World Trade Organization (WTO) is currently staging a contest to replace their out going Director General, at a time when the institution is going through a deep identity crisis.
The current Director General, Ricardo Azevedo from Brazil, revealed that he will leave the WTO on August 31, one year before his mandate was due to expire. Saying that it would be good for the organization to have a new and different leader that with proffer new ideas that will help in tackling the post effect realties of the Covid-19 pandemic.
The eight candidates that are vying for the position of Director General of the association are individuals who are proficiently experienced in different fields of knowledge and institutions. They are:
Dr. Ngozi Okonjo Iweala
Dr. Iweala, 65, hails from Nigeria and she is a member of the Boards of Standard Chartered Bank, Twitter, Global Alliance for Vaccines and Immunization (GAVI), and the African Risk Capacity (ARC); the Nigeria’s candidate is a global finance expert, who has served as the country’s finance minister on two occasions. In 2014, she made Time magazine’s list of the 100 most influential people in the world.
Dr. Jesus Seade Kuri
The oldest contender, 73 years old, happens to be an economist who has been working for the Mexican foreign affairs ministry since 2018, Kuri was the country’s chief negotiator for the United States, Mexico and Canada Trade Agreement, known as USMCA.
The youngest nominee, 37 years old, served as Moldova’s minister of foreign affairs between 2018 and 2019, and has been a diplomat for 15 years. He is also a chairman of balance of payments committee of WTO.
Amina Mohamed Jibril
Amina Mohamed, 58, from Kenya, served as the country’s foreign affairs and international trade minister between 2013 and 2018. In this role, she chaired the 2015 WTO ministerial conference in Nairobi the first African to lead the highest WTO forum. She ran for the office of Director General in 2013.
Liam Fox, 58, is a former United Kingdom secretary of state for international trade and currently a lawmaker at the U.K. Parliament. He supports updating and reforming the WTO, while occupying various positions in international trade, defence and ministry.
Mohammad Maziad Al-Tuwaijri
From Saudi Arabia and is currently a minister advising the royal court on international and local economic strategic matters in Saudi Arabia. Prior to becoming a minister, 60-year-old Mohammad worked in banking from Saudi Arabia, the head of risk management, and also in charge of managing balance sheet mismatches and liquidity at Saudi British Bank (SABB).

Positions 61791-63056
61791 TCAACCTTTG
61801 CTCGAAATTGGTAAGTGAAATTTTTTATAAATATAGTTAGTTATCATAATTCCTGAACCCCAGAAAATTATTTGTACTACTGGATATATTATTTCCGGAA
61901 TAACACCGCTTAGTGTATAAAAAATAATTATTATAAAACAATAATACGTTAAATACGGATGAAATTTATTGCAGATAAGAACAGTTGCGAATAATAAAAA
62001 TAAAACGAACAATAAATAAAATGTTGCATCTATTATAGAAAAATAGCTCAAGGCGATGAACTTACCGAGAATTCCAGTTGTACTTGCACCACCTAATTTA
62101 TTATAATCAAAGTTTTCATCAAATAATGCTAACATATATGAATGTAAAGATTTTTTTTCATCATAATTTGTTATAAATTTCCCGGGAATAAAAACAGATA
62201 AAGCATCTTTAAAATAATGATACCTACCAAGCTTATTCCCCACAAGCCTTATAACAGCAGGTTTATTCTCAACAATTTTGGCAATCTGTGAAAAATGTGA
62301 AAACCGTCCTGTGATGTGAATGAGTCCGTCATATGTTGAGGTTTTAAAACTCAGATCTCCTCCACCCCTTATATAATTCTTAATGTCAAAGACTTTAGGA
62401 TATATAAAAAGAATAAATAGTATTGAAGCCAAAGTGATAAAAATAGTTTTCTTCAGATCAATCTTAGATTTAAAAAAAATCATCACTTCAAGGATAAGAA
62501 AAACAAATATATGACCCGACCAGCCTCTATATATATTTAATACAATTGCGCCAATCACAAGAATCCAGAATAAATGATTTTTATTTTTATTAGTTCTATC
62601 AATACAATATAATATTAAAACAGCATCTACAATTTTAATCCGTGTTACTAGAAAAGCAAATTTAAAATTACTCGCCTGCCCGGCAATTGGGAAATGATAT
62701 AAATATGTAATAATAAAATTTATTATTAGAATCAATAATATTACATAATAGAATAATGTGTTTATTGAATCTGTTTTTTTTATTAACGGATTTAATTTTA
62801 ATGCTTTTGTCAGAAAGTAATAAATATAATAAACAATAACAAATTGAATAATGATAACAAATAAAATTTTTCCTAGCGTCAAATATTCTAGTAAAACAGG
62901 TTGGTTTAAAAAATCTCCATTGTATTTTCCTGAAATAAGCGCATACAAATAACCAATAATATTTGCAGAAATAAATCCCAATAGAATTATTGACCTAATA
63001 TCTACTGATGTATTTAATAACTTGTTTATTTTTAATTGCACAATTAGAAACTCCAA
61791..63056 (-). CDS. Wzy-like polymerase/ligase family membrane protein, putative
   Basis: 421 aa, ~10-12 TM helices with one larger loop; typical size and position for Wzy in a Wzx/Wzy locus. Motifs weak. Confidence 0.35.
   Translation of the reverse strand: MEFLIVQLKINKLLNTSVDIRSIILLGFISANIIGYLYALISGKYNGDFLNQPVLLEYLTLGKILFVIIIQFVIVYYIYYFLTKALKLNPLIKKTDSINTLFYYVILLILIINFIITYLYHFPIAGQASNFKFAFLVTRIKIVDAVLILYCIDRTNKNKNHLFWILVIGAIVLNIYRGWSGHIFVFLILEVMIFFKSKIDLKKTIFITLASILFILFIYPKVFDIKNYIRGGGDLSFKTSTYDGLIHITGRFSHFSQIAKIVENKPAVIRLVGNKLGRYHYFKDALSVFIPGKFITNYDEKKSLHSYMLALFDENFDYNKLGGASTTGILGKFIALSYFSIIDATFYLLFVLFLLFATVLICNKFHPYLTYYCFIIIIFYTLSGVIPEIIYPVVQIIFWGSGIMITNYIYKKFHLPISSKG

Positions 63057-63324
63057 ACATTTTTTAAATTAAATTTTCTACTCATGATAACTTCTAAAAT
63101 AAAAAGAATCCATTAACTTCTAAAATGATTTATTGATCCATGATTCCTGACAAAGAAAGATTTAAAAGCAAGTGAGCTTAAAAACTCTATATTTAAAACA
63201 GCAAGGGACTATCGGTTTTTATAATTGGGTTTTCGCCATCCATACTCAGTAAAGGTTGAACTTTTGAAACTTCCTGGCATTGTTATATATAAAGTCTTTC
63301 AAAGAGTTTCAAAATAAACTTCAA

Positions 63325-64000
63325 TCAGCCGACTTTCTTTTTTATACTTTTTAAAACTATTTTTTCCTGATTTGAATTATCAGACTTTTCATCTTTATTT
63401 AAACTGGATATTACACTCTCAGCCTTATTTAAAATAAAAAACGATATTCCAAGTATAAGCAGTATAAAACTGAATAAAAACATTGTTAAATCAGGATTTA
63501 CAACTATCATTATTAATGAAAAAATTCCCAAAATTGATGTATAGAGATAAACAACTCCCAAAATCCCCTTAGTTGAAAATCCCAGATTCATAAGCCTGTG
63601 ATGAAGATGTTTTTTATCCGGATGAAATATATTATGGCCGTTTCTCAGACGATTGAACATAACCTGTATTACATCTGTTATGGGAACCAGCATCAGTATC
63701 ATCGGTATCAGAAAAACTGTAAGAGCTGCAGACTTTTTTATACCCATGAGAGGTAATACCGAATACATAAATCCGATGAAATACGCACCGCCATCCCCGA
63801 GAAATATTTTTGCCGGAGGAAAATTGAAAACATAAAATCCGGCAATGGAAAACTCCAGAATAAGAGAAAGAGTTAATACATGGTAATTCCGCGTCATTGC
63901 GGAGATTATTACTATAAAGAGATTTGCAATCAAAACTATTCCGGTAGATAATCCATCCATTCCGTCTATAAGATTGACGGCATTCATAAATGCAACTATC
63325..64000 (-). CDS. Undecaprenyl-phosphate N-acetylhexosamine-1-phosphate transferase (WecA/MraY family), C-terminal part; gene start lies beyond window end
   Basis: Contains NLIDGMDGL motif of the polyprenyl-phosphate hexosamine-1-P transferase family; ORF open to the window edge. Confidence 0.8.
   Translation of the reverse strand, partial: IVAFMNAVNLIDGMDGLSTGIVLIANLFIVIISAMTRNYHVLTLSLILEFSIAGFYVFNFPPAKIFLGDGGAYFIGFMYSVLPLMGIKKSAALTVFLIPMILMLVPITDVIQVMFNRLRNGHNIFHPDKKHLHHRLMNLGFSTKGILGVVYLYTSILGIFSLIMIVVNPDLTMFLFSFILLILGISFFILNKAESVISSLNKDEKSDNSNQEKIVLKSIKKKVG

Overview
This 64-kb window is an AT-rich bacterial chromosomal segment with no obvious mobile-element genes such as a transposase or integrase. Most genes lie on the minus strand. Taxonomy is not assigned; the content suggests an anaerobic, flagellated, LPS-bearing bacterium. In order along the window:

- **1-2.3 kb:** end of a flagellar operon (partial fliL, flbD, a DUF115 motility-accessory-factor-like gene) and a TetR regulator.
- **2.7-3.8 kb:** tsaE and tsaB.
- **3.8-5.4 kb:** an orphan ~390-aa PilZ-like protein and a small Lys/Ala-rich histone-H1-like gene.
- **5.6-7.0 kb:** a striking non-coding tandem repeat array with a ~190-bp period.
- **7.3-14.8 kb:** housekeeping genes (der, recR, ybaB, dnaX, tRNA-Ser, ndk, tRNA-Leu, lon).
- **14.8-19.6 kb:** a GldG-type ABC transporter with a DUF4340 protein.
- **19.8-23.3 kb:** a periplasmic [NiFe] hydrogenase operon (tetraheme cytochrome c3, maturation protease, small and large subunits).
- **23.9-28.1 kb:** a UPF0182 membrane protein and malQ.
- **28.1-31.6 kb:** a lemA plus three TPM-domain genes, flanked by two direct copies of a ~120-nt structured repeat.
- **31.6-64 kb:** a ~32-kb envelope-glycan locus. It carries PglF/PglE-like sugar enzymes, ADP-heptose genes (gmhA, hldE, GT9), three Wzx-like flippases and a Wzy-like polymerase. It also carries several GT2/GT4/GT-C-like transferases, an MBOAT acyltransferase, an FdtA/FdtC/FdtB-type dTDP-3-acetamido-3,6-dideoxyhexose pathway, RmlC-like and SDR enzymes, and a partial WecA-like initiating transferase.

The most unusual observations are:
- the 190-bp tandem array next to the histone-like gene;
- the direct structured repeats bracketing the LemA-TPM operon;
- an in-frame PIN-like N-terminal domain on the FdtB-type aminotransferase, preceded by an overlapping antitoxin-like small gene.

Miss Yoo Myung-Hee
Myung-hee, 53, is the minister for trade for Korea. She was the first female to have the job and has held different positions that cover the same area. Back in 1995, she was in charge of WTO affairs at the Korean trade ministry.
Mamdouh, a 68-year-old Egyptian, has been working as a consultant since 2017, but had previously worked at the WTO. He was the then director of the trade in services and investment division of the institution between 2001 and 2017. He also played a key role in trade policy and diplomacy for the Multilateral Trade System (MTS).
What was surprising is that in mid-May, the outgoing chairman Azevedo 62, made an announcement that he would terminate his second four-year term early for reasons known only to him This decision, forced the Geneva-based WTO’s 164 member states to come up with a successor that would replace him in a three months period, instead of the usual nine.
While the world seeks to recover from the shared challenge of the COVID-19 pandemic, the role of free and fair trade has never been more paramount, which is why the current British Prime Minister Boris Johnson lamented in his letter to the WTO, nominating Fox, saying that the former defense minister, could implement the necessary reforms to ensure the global trading system truly delivers for all members of WTO.
Johnson stated that the new chief must revive in a skilled manner impending trade talks, as well as lay the ground for the 2021 ministerial conference, which is one of WTO’s major events.
Meanwhile, the United States of America is threatening to withdraw from the WTO, and has proved their seriousness, by blocking the organization’s dispute settlement appeal system since December. They also want China to be moved up from the developing economies category.
Rather than conducting elections, the selection procedure however relies on finding consensus, with involves the elimination of candidates in turn. WTO currently faces a rising tension between the United States and China, and if the process charades with too much political interests, things could go real bad for WTO.
If they fail on reaching a consensus is in time, one of the four deputy directors-general will take the reins in September on a caretaker basis.
Furthermore, the Chair will inform WTO members of their nominations as soon as they are received. Once the nomination period closes, candidates will be invited to meet with members at a special General Council meeting from in mid July. During the meeting, members will have the opportunity of acquainting with themselves, present their views, while taking questions from the membership.